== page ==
‘Russia has long been an intrinsic part of the Asian-Pacific region. We view this dynamic region as the most important factor for the successful future of the whole country, as well as development of Siberia and the Far East’.
President Vladimir Putin, Wall Street Journal, 6th September, 2012
A few days before Russia hosted the 2012 Asia-Pacific Economic Cooperation (APEC) summit in the Russian city of Vladivostok, President Putin communicated a shift in the country’s strategic orientation to the Asia-Pacific through an article in the Wall Street Journal. Moscow’s eastward turn is not only motivated by the growth of economic, strategic and political dynamism of Asia-Pacific, but also the impact of the global financial crisis on the United States and Europe that have withdrawn Russia’s historic attraction from the West. Further, Russian elites realised the over-dependence of the Russian economy on energy and that the development of the Far East would give impetus to its “new economy”.
Indeed, with its rich natural resources and geopolitical importance, Russia’s Far East is the last frontier in the region. That said there are several requirements for the development of this region such as capital, labour, market-access and technical know-how. While it seems like China could be the primary provider of these requirements, some argue that this might perpetuate an overreliance on it. Cooperation and collaboration at bilateral and multilateral levels with other Asian neighbours can serve a variety of mutual interests. With this in mind, the Centre on Asia and Globalisation partnered with Valdai Club (Russia) to address the various dimensions related to Russia’s eastern development including economics, trade, geopolitics, maritime security, energy security and the environment. With generous funding from Norway and Singapore, the project is a consortium of the six collaborating institutions, including the Japan Institute of International Affairs, the School of Advanced International and Area Studies in East China Normal University, the Korea Institute for International Economic Policy, the Norwegian Institute of International Affairs and the National Research University – Higher School of Economics in Russia.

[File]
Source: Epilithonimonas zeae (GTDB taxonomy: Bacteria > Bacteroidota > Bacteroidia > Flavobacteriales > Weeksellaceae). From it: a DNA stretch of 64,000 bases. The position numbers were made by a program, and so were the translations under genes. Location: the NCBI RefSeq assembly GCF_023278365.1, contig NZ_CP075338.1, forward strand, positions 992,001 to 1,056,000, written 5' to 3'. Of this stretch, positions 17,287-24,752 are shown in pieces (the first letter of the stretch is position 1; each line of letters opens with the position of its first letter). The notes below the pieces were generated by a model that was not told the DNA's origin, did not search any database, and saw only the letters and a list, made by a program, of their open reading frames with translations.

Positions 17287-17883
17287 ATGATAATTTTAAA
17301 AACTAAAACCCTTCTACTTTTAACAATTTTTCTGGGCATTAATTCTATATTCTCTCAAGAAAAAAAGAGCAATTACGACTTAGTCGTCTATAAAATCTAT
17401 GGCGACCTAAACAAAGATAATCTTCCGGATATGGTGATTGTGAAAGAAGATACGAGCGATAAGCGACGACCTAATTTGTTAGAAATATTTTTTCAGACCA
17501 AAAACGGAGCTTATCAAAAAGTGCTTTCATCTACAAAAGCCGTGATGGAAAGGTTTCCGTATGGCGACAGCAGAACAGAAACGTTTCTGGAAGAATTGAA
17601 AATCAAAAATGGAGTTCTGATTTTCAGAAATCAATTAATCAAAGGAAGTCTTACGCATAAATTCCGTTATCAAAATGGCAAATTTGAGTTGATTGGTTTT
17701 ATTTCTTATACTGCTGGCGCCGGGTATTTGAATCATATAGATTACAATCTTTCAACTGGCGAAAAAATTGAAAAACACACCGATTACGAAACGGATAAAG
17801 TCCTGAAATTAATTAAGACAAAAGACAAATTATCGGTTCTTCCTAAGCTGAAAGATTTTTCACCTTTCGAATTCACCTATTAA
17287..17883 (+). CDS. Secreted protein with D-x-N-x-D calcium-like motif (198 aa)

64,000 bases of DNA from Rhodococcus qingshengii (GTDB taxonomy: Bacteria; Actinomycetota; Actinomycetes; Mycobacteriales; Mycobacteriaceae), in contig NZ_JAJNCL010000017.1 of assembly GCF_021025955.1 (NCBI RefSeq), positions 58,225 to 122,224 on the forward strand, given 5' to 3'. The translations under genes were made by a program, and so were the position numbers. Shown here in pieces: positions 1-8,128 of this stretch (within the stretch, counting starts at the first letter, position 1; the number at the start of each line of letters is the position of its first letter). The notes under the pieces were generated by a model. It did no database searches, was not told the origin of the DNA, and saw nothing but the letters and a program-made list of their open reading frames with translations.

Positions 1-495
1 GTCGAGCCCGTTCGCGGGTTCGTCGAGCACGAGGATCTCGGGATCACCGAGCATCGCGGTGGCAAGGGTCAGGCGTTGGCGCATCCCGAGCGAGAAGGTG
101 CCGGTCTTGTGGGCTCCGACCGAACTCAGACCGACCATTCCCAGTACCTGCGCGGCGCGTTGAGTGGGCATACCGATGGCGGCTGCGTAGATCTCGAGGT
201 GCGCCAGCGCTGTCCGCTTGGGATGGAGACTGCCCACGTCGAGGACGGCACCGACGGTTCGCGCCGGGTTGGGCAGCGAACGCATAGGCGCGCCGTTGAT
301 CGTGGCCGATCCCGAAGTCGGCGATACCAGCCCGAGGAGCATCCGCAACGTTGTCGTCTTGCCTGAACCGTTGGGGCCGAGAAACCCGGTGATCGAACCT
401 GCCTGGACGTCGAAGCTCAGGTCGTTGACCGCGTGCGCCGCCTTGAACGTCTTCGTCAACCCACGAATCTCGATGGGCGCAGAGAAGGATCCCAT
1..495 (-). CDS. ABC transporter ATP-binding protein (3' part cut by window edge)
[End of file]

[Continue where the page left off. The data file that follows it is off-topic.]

Inaugural Conference, December 16-18, Singapore
The CAG-Valdai partnership was inaugurated with a two-day conference titled ‘Developing Asia Pacific’s Last Frontier: Fostering International Cooperation in the Development of Russia’s Siberia and Far East’. It was held from the 16-18 December, 2013 at the Lee Kuan Yew School of Public Policy.
The inaugural conference began on a successful note, attracting close to over 50 participants from around the world.
Policy Dialogue, July 7-9, 2014, Moscow
Second Academic Conference, May 14-15, Vladivostok
Russia’s turn to Asia is already in process. Crisis in Russia-West relations gives it an additional powerful push. Russian elites have no more objections to the need for Russia’s integration to APR and rapid development of Russia’s Far East and Siberia – this is already obvious. The role of this conference is to propose such mechanisms from the perspective of the participating countries and make them clear to policy-makers in Russia and other states. It attempts to make discussion as focused and concrete as possible and also pay special attention to the issues that already attract attention of policy-makers to make them more receptive to the provided ideas and policy advice.
You can view the conference report here.